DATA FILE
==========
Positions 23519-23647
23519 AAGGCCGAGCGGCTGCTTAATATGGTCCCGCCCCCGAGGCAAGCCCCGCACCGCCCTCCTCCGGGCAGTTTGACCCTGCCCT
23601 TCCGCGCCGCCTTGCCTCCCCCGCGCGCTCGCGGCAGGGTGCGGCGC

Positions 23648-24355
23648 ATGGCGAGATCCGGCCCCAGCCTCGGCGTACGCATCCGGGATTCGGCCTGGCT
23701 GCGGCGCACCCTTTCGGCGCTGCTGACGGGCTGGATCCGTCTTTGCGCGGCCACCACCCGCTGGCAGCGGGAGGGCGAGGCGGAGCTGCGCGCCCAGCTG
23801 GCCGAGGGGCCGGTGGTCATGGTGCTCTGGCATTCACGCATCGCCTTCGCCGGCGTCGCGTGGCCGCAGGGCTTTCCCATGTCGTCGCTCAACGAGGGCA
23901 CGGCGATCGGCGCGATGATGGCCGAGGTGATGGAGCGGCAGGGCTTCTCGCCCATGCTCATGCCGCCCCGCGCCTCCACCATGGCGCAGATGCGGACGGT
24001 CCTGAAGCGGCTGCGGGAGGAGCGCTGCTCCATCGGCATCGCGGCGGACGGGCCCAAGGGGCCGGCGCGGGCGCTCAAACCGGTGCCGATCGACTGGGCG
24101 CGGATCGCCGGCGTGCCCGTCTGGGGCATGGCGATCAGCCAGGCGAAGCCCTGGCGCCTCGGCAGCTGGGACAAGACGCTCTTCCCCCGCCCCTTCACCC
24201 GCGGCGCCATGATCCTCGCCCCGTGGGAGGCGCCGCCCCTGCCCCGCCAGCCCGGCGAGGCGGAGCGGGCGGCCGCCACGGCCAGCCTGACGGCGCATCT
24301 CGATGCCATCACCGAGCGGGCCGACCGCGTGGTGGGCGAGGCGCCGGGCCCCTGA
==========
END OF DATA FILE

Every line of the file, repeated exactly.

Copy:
Positions 23519-23647
23519 AAGGCCGAGCGGCTGCTTAATATGGTCCCGCCCCCGAGGCAAGCCCCGCACCGCCCTCCTCCGGGCAGTTTGACCCTGCCCT
23601 TCCGCGCCGCCTTGCCTCCCCCGCGCGCTCGCGGCAGGGTGCGGCGC

Positions 23648-24355
23648 ATGGCGAGATCCGGCCCCAGCCTCGGCGTACGCATCCGGGATTCGGCCTGGCT
23701 GCGGCGCACCCTTTCGGCGCTGCTGACGGGCTGGATCCGTCTTTGCGCGGCCACCACCCGCTGGCAGCGGGAGGGCGAGGCGGAGCTGCGCGCCCAGCTG
23801 GCCGAGGGGCCGGTGGTCATGGTGCTCTGGCATTCACGCATCGCCTTCGCCGGCGTCGCGTGGCCGCAGGGCTTTCCCATGTCGTCGCTCAACGAGGGCA
23901 CGGCGATCGGCGCGATGATGGCCGAGGTGATGGAGCGGCAGGGCTTCTCGCCCATGCTCATGCCGCCCCGCGCCTCCACCATGGCGCAGATGCGGACGGT
24001 CCTGAAGCGGCTGCGGGAGGAGCGCTGCTCCATCGGCATCGCGGCGGACGGGCCCAAGGGGCCGGCGCGGGCGCTCAAACCGGTGCCGATCGACTGGGCG
24101 CGGATCGCCGGCGTGCCCGTCTGGGGCATGGCGATCAGCCAGGCGAAGCCCTGGCGCCTCGGCAGCTGGGACAAGACGCTCTTCCCCCGCCCCTTCACCC
24201 GCGGCGCCATGATCCTCGCCCCGTGGGAGGCGCCGCCCCTGCCCCGCCAGCCCGGCGAGGCGGAGCGGGCGGCCGCCACGGCCAGCCTGACGGCGCATCT
24301 CGATGCCATCACCGAGCGGGCCGACCGCGTGGTGGGCGAGGCGCCGGGCCCCTGA